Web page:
Friday, 13 December 2019

Urechis caupo: Thousands of Fat Innkeeper Worms wash up on Point Reyes National Seashore. California.

Thousands of Fat Innkeeper Worms, Urechis caupo, have been found washed up on beaches in the Drakes Bay area of the Point Reyes National Seashore in northern California. The Worms, which are also known as 'Penis Fish', due to their somewhat distinctive appearance, appeared on he morning of Wednesday 11 December 2019, having apparently been scoured from burrows in the intertidal zone by a strong storm. This is a common phenomenon in the area during El Niño years, when packages of warm, wet air bring stormy conditions to the east coast of North America, but not other wise, with the effect that large numbers of Worms will appear on beaches mysteriously after several years of not being seen at all.

Thousands of Fat Innkeeper Worms, Urechis caupo, washed up on a beach in the Drake's Bay area of northern California this week. David Ford/Bay Nature.

Fat Innkeeper Worms, Urechis caupo, are a type of Spoon Worm, Echiura, a form of unsegmented marine Worm formerly thought to have been a separate phylum, but which have now been shown to be a type of Polychaete Annelid that have lost their segmentation. These Worms have a large fleshy proboscis which can be flattened into a scoop when burrowing, giving them the name 'Spoon Worms', and in the case of the large Fat Innkeeper, a rather phallic appearance.

A Fat Innkeeper Worm, Urechis caupo, found on a beach in the Bodega Bay  area of northern California in June 2019. Kate Montana/iNaturalist.

Most Spoon Worms are confined to deepwater environments, predominantly in the Atlantic Ocean. Only two species are known from the West Coast of North America, the Fat Innkeeper, and the smaller Listriolobus pelodes, which is found in deeper environments (18-155 m) off the coast of California and Baja California. The Fat Innkeeper is found in intertidal waters between Oregon and Baja California , and is an important part of the local ecology, excavating large, u-shaped burrows around a meter in length. which are shared by many other species, including the Clam, Cryptomya californica, the Sequined Scale-worm, Hesperonoe advento, the Pea Craba, Scleroplax granulata and Pinnixa franciscana, the Hooded Shrimp, Betaeus longidactylus, and the Arrow Goby, Clevelandia ios. It is the provision of large burrows shared with a community of other animals which gives the worm the common name Fat Innkeeper/ The Worms are also an important prey species for many other animals, including Sea Otters, Enhydra lutris, a wide range of Fish, Sharks, and Rays, and Humans.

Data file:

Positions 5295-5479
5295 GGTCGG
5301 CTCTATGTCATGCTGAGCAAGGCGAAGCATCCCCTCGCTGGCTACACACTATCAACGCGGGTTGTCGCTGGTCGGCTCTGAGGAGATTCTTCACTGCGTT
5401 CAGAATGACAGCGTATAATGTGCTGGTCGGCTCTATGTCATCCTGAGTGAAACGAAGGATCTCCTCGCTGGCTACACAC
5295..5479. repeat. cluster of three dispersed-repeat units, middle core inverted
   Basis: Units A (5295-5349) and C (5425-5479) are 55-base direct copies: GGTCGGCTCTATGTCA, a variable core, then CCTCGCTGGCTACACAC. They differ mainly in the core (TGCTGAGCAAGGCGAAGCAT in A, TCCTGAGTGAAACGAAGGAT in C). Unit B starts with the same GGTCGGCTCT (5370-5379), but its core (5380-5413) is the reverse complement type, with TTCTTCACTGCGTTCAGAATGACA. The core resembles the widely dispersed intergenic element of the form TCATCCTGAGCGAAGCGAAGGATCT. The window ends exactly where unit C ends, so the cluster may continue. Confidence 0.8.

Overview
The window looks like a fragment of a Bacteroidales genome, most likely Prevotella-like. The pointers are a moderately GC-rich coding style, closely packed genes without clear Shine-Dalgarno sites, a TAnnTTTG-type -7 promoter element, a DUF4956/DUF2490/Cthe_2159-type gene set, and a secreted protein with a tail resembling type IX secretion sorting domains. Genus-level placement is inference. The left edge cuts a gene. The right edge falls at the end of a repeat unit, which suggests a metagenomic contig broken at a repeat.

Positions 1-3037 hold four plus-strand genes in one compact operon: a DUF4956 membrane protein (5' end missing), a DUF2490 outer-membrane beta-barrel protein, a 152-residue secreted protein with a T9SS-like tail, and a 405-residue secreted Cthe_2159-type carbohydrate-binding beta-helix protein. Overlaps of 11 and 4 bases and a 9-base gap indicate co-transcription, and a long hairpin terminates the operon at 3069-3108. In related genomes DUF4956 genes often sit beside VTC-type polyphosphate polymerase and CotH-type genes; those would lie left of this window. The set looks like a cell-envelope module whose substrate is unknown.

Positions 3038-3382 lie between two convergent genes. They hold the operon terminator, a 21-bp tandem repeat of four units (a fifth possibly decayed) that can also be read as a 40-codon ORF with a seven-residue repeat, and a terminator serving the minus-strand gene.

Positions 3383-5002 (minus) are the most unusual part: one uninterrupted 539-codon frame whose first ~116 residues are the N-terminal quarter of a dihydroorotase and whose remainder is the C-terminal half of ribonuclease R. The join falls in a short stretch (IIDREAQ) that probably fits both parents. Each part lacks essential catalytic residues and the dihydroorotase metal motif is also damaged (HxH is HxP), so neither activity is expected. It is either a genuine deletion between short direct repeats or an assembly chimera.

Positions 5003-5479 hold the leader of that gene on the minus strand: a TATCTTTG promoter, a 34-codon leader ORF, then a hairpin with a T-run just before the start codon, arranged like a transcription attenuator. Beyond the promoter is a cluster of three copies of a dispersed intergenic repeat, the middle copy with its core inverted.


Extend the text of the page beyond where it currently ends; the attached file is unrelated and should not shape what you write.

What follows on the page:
The El Niño is the warm phase of a long-term climatic oscillation affecting the southern Pacific, which can influence the climate around the world. The onset of El Niño conditions is marked by a sharp rise in temperature and pressure over the southern Indian Ocean, which then moves eastward over the southern Pacific. This pulls rainfall with it, leading to higher rainfall over the Pacific and lower rainfall over South Asia. This reduced rainfall during the already hot and dry summer leads to soaring temperatures in southern Asia, followed by a rise in rainfall that often causes flooding in the Americas and sometimes Africa. Worryingly climatic predictions for the next century suggest that global warming could lead to more frequent and severe El Niño conditions, extreme weather conditions a common occurrence.

Predicted changes to North American weather patterns during an El Niño event. NWS/NCEP Climate Prediction Center/NOAA.

The relationship between storm conditions and inshore sedimentary environments is complicated, as such events can scour sediments from shallow environments and shift them into deeper ones, move large volumes of sediment from terrestrial environments to shallow marine ones, or simply move sediments from beach to beach. For smaller infaunal species with shorter life-spans, such changes are not a problem, but for long-lived species such as Fat Innkeepers, which can live for around 25 years, this is a major problem as it means fewer Worms live out their full life-cycle, and that each worm therefore produced fewer offspring during its life. Even if the Worms are able to maintain a population during such a crisis, with Worms producing enough larvae during their shorter lives to keep colonising new suitable sites as they appear, this would be a major problem for the species that share the Worms' burrows, as fewer Worms would reach their full potential size, leading to fewer, and smaller burrows being available.

See also...
Follow Sciency Thoughts on Facebook.